Nikita White, Campaigner at Amnesty International, said: “Justice is still out of reach for the survivors and victims of human rights violations evidenced in the Brereton Report, one year following its release. The horror of those violations, including the alleged executions of 39 civilians and prisoners, demand that those responsible are held accountable. The government must do everything they can to deliver the recommendations of the Report, and provide reparations to all victims and survivors of violations of international human rights law.”
“Achieving access for Australian investigators of war crimes allegations must be on the agenda of the Government in any future dialogue with the Taliban”, said Marc Purcell, CEO of the Australian Council for International Development. “Such dialogue around access does not require the Government to recognise the Taliban. However, a failure to secure access and investigate alleged war crimes by the Australian SAS would be justice denied to the Afghan victims and their families,” he said.
Jana Favero, Director of Advocacy and Campaigns, Asylum Seeker Resource Centre (ASRC), said: “The Brereton Report uncovered a disregard for the lives and human rights of people from Afghanistan in parts of the military. Australia owes a great debt to people from Afghanistan. The first step in addressing this is to provide protection to people from Afghanistan fleeing persecution and violence. A generation of abuse both home and abroad needs to be grappled with.”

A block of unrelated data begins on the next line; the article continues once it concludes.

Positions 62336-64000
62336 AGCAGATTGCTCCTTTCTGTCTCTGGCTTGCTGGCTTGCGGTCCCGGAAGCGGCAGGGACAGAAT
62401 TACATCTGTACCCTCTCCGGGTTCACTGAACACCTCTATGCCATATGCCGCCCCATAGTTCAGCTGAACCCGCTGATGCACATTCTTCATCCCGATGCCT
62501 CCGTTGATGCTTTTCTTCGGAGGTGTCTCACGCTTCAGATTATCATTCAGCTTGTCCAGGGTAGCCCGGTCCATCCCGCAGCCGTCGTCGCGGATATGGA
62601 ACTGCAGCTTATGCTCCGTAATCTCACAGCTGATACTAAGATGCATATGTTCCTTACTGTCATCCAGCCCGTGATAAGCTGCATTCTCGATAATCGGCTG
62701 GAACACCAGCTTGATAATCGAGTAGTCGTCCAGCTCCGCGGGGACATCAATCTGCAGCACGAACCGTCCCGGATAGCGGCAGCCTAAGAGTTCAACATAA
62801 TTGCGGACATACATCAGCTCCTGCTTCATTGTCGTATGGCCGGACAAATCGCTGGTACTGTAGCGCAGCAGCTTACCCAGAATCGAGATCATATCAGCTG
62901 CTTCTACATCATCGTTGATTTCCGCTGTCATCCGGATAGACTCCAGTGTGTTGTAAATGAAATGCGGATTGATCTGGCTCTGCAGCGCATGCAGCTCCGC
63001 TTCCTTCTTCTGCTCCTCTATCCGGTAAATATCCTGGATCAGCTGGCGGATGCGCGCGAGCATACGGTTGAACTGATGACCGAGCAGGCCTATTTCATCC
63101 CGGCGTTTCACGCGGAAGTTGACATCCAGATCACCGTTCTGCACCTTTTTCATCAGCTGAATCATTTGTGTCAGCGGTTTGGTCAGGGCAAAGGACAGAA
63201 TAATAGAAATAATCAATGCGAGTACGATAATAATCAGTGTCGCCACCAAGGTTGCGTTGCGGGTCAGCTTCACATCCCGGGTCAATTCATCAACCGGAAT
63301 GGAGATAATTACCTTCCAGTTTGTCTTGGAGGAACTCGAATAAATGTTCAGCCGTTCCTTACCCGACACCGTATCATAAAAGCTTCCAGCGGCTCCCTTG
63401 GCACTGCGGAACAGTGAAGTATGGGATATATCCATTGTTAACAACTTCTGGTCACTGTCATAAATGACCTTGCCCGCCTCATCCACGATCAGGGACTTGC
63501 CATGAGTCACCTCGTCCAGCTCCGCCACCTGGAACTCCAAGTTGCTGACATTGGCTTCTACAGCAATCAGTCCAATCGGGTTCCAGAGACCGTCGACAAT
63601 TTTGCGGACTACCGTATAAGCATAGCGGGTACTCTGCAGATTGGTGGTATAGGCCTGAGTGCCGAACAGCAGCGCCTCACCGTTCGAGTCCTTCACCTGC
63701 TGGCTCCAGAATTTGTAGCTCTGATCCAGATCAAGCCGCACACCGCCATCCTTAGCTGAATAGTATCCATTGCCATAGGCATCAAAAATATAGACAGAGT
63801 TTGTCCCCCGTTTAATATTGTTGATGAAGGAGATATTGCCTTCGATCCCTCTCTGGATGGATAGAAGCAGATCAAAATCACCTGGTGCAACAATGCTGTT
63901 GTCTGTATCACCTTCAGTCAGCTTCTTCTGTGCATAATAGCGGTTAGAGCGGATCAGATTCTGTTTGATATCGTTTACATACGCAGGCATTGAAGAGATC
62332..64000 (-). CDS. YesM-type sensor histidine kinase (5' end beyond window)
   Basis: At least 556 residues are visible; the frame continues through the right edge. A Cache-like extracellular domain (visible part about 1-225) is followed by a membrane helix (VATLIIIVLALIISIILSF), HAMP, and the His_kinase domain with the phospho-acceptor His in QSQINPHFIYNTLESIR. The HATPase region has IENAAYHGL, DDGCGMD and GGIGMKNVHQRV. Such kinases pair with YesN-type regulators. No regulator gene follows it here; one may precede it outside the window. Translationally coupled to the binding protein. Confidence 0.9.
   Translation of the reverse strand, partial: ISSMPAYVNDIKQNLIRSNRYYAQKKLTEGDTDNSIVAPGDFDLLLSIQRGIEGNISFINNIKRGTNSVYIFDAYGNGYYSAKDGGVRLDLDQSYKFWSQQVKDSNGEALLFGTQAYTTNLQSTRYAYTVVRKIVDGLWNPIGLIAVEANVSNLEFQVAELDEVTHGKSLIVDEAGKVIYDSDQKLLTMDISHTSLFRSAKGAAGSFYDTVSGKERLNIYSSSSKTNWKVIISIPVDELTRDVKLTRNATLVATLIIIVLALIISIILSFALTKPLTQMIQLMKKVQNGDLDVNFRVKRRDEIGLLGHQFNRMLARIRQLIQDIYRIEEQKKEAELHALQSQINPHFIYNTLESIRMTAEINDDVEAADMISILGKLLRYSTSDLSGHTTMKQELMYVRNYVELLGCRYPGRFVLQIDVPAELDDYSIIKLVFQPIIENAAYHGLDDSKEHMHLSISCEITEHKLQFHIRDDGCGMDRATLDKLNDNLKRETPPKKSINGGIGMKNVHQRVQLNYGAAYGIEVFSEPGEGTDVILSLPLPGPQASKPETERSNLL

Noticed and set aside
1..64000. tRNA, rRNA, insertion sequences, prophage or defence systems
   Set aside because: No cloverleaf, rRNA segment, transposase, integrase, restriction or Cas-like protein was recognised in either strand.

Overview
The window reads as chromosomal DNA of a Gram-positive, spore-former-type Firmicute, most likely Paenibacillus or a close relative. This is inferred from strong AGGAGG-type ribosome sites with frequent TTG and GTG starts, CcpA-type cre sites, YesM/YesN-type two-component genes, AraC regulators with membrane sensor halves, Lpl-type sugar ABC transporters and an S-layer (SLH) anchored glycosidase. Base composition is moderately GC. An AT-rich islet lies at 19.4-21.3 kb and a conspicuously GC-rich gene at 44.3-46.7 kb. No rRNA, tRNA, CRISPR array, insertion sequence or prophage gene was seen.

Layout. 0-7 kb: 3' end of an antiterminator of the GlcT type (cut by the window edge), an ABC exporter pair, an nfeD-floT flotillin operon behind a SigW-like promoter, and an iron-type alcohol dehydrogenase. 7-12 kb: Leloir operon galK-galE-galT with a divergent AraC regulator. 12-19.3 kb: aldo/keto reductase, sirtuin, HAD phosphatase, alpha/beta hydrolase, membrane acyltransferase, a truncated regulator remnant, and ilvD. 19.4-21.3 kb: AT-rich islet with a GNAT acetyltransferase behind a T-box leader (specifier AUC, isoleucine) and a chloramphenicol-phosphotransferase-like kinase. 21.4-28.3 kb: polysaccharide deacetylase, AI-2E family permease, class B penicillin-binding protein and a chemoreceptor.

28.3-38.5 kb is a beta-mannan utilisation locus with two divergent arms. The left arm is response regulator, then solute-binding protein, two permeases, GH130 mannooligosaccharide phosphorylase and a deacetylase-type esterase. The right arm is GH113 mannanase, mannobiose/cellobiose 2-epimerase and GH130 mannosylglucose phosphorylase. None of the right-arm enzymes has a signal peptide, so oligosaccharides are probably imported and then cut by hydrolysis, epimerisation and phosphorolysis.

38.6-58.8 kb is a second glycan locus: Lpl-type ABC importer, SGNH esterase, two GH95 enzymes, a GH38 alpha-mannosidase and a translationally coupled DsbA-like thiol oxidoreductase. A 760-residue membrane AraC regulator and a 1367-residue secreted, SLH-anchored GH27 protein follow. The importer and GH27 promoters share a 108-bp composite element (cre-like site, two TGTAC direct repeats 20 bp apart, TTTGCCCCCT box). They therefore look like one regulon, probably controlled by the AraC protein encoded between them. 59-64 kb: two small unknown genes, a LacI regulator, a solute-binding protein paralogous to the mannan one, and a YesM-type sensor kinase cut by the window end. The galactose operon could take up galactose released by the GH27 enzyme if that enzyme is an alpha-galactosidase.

Dr Sue Wareham, President of the Medical Association for Prevention of War (Australia), said “The dire humanitarian situation in Afghanistan right now is compounded by the terrible legacy of brutalities, for some of which Australians troops were allegedly responsible. This adds to the imperative that Australia does all that is possible to bring some justice for those left to grieve. The high ideals which were used to justify Australia’s role in the war in Afghanistan must not disappear when our troops leave the country.”
List of Supporting Organisations:
Transitional Justice Coordination Group (Afghanistan)
Afghanistan Human Rights and Democracy Organization
Australian Centre for International Justice
Action for Afghanistan
Asylum Seeker Resource Centre
Australian Council for International Development
Diaspora Advocacy Network for Afghanistan
Human Rights Law Centre
Human Rights Watch
Medical Association for Prevention of War (Australia)
Save the Children Australia
Refugee Advice & Casework Service
Australian Centre for International Justice, Rawan Arraf: +61 450 70 88 70
Amnesty International: +61 423 552 208
Human Rights Law Centre, Michelle Bennett: +61 419 100 519
Human Rights Watch: +61 8925 5700
Medical Association for Prevention of War (Australia), Dr Sue Wareham, +61 407 924 152
Image credit: Australian War Memorial